Just over a year ago, AMD doubled down on its fight against a dominant NVIDIA in the graphics card market. AMD has always been a formidable competitor in desktop and mobile graphics, but more often than not, NVIDIA has come out with the upper hand (especially with respect to discrete graphics market share).
In order to refocus its energies, AMD created the Radeon Technologies Group to push an “immersive computing” agenda across its vast portfolio of graphic products including APUs, discrete GPUs and custom GPUs. Leading the charge at the Radeon Technologies Group is Raja Koduri, who serves as both senior vice president and chief architect.
“With the creation of the Radeon Technologies Group we are putting in place a more agile, vertically-integrated graphics organization focused on solidifying our position as the graphics industry leader, recapturing profitable share across traditional graphics markets, and staking leadership positions in new markets such as virtual and augmented reality,” said AMD CEO Lisa Su in September 2015.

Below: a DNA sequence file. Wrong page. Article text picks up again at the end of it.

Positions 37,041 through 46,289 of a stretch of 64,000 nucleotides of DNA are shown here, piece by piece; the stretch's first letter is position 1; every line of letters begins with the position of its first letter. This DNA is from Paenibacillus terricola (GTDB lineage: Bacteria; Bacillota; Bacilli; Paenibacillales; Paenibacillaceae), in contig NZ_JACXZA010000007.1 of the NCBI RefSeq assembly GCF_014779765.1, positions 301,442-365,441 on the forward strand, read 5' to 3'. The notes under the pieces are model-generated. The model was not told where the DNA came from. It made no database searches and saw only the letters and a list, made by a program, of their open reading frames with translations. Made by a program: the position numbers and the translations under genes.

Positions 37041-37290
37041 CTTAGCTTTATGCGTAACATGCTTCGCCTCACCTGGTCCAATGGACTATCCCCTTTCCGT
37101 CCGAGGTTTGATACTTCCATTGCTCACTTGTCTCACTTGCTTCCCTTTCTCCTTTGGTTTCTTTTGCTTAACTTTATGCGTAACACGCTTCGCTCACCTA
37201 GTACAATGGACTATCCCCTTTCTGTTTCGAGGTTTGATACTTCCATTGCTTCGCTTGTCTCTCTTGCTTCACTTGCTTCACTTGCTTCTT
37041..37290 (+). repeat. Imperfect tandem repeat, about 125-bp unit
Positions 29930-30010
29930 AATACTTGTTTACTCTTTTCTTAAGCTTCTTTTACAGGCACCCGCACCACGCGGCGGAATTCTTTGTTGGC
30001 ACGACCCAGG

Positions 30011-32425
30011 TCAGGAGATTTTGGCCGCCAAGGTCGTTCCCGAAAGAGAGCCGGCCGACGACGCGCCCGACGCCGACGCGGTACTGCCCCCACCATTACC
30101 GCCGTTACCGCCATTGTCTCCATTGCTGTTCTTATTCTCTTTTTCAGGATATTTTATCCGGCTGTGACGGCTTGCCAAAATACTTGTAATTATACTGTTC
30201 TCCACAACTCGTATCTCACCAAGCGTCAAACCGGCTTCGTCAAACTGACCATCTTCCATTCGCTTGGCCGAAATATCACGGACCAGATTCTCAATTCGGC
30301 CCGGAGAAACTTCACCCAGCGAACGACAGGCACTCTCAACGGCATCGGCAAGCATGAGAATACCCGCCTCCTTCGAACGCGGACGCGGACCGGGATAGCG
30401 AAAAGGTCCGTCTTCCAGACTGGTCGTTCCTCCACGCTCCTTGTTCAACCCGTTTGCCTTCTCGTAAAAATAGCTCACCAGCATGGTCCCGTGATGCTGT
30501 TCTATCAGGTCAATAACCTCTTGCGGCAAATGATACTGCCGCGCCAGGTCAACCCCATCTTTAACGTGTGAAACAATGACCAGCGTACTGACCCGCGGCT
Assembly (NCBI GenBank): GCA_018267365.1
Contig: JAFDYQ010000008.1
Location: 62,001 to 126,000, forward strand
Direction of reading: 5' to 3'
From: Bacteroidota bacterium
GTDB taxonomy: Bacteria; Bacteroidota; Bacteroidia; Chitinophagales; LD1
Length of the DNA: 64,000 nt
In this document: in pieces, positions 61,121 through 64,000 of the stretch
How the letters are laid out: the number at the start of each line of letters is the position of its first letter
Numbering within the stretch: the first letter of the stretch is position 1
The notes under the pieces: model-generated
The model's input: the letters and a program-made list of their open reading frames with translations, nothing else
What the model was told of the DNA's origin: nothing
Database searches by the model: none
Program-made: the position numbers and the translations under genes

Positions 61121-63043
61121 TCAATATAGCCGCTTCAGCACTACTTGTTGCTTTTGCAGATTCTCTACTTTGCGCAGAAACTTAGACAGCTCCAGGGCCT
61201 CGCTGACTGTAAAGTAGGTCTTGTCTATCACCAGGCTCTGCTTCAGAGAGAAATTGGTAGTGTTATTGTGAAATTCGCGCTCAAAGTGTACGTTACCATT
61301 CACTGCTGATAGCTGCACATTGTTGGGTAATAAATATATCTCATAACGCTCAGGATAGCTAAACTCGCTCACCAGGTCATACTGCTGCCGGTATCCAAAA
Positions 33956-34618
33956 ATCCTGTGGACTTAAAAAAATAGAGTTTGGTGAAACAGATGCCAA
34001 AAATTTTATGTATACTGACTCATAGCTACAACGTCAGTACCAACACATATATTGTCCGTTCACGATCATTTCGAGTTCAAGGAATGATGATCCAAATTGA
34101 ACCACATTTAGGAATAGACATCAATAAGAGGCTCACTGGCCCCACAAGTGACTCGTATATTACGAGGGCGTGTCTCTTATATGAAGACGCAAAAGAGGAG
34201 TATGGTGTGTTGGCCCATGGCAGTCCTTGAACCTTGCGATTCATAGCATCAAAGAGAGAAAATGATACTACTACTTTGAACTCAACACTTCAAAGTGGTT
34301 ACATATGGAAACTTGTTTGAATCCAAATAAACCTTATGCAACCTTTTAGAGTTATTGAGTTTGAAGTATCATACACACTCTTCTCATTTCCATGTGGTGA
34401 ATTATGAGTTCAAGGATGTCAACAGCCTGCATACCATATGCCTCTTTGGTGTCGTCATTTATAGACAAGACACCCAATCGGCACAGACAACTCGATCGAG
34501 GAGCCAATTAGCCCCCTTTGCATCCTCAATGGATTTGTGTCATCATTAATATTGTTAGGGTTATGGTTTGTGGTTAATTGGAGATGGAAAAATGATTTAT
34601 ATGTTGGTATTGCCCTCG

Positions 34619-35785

So has AMD’s mission to reinvent itself with respect to graphics paid off? According to the company, the answer is most definitely “yes”. Citing data from Mercury Research, AMD’s share of total discrete graphics sales increased by 4.8 percent during Q2 2016 for a final tally of 34.2 percent. More importantly, AMD’s average total share of the graphics market increased for the first time in four years as both its mobile and desktop shares went up.
“The Radeon Technologies Group umbrella granted AMD a dedicated division focused on growing our business and creating a thriving environment for the best and brightest minds in graphics to be part of the team re-defining the industry,” said Koduri on the Radeon Technology Group’s first birthday. “We’re making great progress toward our goal of impacting 90%+ of immersive pixels in the world by 2020 with AMD Radeon IP.”
The past year has seen plenty of big releases from AMD including the Radeon Software Crimson Driver suite, Radeon Pro Duo, the release of the Vulkan graphics API, and the arrival of Polaris-based GPUs. But what about the year ahead for the Radeon Technologies Group? We have Vega to look forward to, which will combine the performance and efficiency of Polaris with High Bandwidth 2 (HBM2) memory for enthusiast-class graphics cards.